My Google Map No Longer Displays Properly
Since June 16, 2018, all businesses which have Google Maps on their websites need an API key and to enable credit card billing on their Google account. Keyless usage, meaning any request that doesn’t include an API key ended on June 16 2018. What this means is that any site without an API key and billing enabled will no longer be supported, and any Maps requests will now show only low-resolution maps watermarked with “for development purposes only”. This is applicable to all users – even those with a simple map embedded on their website’s contact page.
The new system, known as the ‘Google Maps Platform is ‘pay-as-you-go’ and operates under the wider Google Cloud Platform. For most sites, the service is still effectively free – there is $200 free monthly credit which is enough to cover small business websites displaying a contact page map – up to 28,000 free loads of Dynamic Maps – but nevertheless all businesses need to enable billing.
To get API key:
- go to https://cloud.google.com/maps-platform/#get-started
- choose Maps
- Name your project e.g something like My website map and click on Next
- you will be asked to create a billing account (if you do not already have one)
- agree to terms and fill in your contact and credit card details
- once filled in, you will be redirected to a page and your API Key will be shown on a popup like this screenshot
You will then need to copy and insert the API code into your website. This will depend on how you have embedded the map. If your site is a WordPress one, many WordPress plugins and themes have a place where you can input this.
Restricting Access to your Key
Google Maps Platform will prompt you to restrict access to your API. This is to prevent unauthorised usage and quota theft, which this new pricing model encourages, you are also advised to restrict usage of the key to your website.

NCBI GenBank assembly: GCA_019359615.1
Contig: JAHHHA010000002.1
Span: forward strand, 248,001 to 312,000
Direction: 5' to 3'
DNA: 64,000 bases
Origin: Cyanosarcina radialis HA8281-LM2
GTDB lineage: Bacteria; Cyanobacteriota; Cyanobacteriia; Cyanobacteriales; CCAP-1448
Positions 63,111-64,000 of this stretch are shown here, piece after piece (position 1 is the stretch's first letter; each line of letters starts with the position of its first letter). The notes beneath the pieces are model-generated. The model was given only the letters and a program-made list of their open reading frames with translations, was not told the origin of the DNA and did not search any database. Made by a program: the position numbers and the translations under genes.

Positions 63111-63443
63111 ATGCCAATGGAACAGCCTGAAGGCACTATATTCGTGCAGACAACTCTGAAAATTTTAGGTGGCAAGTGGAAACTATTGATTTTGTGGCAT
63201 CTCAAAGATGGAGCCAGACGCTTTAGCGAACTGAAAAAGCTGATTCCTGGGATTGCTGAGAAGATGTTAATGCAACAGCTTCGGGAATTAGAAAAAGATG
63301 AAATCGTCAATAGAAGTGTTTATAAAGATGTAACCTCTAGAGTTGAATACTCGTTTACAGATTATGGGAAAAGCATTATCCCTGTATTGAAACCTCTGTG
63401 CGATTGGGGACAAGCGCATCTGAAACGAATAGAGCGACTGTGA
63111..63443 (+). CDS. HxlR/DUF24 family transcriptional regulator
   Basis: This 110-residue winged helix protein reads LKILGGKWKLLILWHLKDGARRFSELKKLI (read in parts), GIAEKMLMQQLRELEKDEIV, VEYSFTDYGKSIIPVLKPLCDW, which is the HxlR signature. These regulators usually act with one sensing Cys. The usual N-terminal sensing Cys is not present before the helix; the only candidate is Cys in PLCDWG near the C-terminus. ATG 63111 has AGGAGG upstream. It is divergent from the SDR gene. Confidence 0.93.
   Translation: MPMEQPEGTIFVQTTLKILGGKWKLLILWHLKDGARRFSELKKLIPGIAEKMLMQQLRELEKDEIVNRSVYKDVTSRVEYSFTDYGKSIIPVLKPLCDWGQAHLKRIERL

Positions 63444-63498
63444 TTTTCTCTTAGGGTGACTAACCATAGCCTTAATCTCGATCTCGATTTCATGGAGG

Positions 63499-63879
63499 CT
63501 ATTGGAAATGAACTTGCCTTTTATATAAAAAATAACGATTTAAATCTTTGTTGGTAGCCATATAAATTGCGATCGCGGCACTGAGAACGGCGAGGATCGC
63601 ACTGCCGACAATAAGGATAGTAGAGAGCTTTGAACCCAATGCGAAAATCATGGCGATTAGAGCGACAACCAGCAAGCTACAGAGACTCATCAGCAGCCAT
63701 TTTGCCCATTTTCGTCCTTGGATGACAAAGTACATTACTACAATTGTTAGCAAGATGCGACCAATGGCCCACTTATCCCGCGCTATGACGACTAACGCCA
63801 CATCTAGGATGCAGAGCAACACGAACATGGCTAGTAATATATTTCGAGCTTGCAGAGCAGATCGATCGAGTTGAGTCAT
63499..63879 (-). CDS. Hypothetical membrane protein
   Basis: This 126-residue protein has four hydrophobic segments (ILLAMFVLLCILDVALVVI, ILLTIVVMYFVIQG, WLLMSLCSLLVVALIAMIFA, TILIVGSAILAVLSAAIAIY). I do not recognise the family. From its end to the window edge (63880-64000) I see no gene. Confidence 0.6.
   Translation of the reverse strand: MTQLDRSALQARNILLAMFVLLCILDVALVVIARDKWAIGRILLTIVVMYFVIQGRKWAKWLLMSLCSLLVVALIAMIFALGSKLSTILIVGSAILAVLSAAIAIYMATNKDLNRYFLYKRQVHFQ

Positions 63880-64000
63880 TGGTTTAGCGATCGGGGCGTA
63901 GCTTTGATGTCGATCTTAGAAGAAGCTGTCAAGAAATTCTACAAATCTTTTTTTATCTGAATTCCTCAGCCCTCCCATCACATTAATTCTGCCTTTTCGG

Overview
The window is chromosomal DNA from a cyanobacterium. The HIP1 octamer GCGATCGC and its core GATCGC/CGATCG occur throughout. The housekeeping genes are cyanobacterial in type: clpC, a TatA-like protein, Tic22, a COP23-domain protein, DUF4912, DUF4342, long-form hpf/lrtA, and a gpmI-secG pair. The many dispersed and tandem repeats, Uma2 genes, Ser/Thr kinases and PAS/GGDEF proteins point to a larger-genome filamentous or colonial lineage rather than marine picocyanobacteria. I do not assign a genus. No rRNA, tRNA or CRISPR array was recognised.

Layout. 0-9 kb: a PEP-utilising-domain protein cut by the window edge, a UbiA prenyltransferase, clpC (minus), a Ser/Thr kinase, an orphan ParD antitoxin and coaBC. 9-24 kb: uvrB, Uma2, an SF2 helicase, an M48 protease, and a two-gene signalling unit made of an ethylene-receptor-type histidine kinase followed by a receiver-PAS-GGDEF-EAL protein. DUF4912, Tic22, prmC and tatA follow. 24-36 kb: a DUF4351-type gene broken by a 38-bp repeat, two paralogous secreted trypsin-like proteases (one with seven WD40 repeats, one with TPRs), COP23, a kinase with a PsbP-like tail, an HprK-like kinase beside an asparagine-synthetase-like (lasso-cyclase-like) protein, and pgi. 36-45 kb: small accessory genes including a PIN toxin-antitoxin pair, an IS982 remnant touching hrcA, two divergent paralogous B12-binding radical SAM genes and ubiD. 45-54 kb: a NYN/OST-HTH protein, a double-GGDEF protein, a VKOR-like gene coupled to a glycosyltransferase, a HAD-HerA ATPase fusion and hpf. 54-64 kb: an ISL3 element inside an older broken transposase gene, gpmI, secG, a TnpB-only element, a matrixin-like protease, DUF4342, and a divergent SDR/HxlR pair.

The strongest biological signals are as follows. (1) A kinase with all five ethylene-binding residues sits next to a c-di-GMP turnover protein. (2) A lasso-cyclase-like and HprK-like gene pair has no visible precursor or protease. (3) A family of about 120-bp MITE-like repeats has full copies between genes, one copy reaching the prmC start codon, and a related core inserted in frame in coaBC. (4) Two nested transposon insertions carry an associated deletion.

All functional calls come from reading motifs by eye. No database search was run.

To add web browser restrictions to an existing, generic API key, do the following:
- Go to the Credentials page of the Google Cloud Platform Console.
- Select the project that contains the API key you want to edit.
- On the Credentials page, from the list of API keys, select the name of the API key to edit the details of the key.
- In the Key restriction section of the page, select HTTP referrers (web sites), follow the on-screen instructions to set referrers, then click Save.
More information on billing at: https://cloud.google.com/billing/docs/how-to/manage-billing-account
To avoid a large bill, you can set a daily cap on usage: https://developers.google.com/maps/faq#usage_cap
Transition Period for Existing APIs
For existing API projects without a billing account, there is a “Google Maps Platform Transition Account”, created to help Google’s customers transition to the new pay-as-you-go pricing plan. This transition account enabled Google to provide these customers with a one-time credit, so that they could continue using Google Maps Platform up to the limit of the $200 free tier. Once this limit is exceeded, the billing account will shut down and you will lose access to the service. To avoid service interruptions, you should set your own billing account, and you will then benefit the $200 monthly free tier.
Do I really need an API? Can I just embed a map on my site instead?
Yes, instead of going through all the above and giving Google your credit card details, when you really don’t necessarily need to, you can embed a map on your site. Just do a Google Maps search for the required address, go to Share, Embed a Map, then copy and paste the code into your website. If you’d like a little more customization or are using something like a store locator plugin, then you may need a API and go through the above process, but if not, keep it simple and just embed the map into your site.